Making soap at home is something satisfying. You can play with oils and colors to get your own unique soap. If you are interested also in the chemistry behind, you can find here all the details. Recently, I also wrote a post about what you should know (but nobody says about it) before starting to make soap. Please read it, could be important! You can find it here! Today, we will have fun making soap only with olive oil! The traditional recipe for Marseille soap includes additional cooking at 100 or 110 degrees (about 220 Fahrenheit) and several washings with saltwater. I will avoid these steps because living in a small apartment would be difficult to have a dedicated space, so I will readjust the recipe with the cold process (as for the preparation of Castile soap).
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Marseille soap recipe
Marseille soap is a bar made from olive oil. It was produced for the first time around 1300 BC and continues to be used nowadays. It has always been known as a multi-purpose soap suitable for hand washing, housekeeping, perfume closets, and so on. For this reason, today I want to tell you briefly how to make your own soap at home 🙂
Contrary to glycerine soap, preparing soap in a traditional way requires attention and awareness of what you are going to handle. Soap is the result of a reaction between fats or oils and lye. Due to this, it is important to wear always gloves and goggles. So let’s start!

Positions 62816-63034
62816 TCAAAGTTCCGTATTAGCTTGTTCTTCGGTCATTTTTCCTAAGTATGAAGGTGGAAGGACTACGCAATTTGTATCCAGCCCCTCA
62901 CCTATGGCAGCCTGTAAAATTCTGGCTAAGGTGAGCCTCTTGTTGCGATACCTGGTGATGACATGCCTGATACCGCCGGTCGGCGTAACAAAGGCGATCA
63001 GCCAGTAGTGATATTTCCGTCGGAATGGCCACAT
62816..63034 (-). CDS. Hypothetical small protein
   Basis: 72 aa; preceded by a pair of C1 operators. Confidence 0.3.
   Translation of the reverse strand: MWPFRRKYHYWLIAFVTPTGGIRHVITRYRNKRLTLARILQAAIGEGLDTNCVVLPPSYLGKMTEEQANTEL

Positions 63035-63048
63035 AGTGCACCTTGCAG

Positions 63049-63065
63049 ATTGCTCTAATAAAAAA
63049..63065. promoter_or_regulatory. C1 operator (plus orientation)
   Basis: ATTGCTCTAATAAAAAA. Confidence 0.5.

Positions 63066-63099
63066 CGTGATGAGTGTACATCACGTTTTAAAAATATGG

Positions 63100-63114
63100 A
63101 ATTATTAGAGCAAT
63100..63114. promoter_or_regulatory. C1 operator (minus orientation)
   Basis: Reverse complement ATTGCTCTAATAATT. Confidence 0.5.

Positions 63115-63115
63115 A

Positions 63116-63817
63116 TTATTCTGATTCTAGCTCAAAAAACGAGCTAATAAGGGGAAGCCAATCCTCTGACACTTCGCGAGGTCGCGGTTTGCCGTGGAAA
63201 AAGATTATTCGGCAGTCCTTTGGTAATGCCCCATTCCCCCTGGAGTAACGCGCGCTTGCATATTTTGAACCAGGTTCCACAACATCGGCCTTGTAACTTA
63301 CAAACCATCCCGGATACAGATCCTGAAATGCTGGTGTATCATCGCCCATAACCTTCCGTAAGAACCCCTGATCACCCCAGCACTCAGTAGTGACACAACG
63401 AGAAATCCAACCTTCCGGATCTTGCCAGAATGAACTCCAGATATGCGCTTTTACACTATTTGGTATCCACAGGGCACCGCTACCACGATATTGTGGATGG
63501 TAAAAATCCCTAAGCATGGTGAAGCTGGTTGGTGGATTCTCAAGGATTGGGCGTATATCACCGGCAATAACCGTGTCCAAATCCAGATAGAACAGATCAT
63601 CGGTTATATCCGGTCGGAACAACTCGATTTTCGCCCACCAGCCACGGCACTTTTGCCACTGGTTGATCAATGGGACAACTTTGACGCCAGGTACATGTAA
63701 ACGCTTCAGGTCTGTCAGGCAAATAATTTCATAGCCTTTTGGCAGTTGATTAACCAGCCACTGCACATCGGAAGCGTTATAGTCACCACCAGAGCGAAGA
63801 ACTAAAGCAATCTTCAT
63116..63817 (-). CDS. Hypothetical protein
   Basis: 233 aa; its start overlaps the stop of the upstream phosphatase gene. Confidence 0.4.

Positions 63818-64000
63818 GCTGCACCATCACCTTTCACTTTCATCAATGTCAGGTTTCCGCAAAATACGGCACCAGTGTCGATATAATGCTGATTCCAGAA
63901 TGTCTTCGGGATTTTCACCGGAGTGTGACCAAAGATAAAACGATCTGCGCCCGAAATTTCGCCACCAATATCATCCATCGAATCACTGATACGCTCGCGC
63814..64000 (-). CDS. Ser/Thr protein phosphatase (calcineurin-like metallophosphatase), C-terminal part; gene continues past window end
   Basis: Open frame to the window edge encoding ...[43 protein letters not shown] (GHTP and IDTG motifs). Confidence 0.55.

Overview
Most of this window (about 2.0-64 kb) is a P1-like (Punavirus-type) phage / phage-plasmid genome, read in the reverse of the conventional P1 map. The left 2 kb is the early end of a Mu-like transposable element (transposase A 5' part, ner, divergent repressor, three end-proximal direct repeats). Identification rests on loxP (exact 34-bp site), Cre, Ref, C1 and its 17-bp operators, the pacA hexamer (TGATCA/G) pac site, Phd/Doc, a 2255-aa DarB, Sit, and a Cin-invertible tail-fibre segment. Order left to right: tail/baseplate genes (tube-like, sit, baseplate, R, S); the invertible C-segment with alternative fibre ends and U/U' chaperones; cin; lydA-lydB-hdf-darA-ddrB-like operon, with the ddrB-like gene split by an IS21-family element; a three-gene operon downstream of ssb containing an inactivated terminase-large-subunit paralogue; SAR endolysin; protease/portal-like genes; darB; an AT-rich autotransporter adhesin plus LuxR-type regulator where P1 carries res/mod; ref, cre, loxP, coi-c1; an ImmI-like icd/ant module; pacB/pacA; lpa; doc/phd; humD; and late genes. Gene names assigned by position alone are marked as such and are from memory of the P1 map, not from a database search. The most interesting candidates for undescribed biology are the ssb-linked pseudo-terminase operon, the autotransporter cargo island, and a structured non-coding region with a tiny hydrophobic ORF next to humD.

First and foremost protect yourself with safety gloves and goggles and do it in a well-ventilated room. We are using lye that is extremely corrosive so be careful. In case of contact with the skin, wipe the excess of lye off and flush the area with running water.
Weigh the water in a glass
Pour the olive oil in a jar, big enough to contain about 300g (10.6oz) of the finished product.
Weigh the lye in another glass
Pour gently lye into the water and mix with a wooden or glass spoon. I would not use plastic or metal spoon to avoid potential reactions with the lye. REMEMBER: DON’T pour water into the bowl of lye. The solution will get hot at about 90°C (194°F) leave it cool down till about 45°C (113°F).
Warm up the oil in a water bath or microwave until about 45°C (113°F). Oil and lye solution should have the same temperature.
Pour the lye solution into the oil jar and mix the two phases with a mixer.
When the compound gets thicker and opaque, it’s ready to be poured into a plastic mold. It will need 1-2 days to get solid but it will be worth the wait. It will be really satisfying to use your own Marseille soap.
Although this soap uses lye as an ingredient, I find the Marseille soap gentle on my skin. I use it mainly to wash my hands because I think that it could be too aggressive as shampoo. It has a great cleaning action, but it doesn’t make bubbles and lather. Many people think that the cleaning action is a consequence of the lather. Well…it is not so 🙂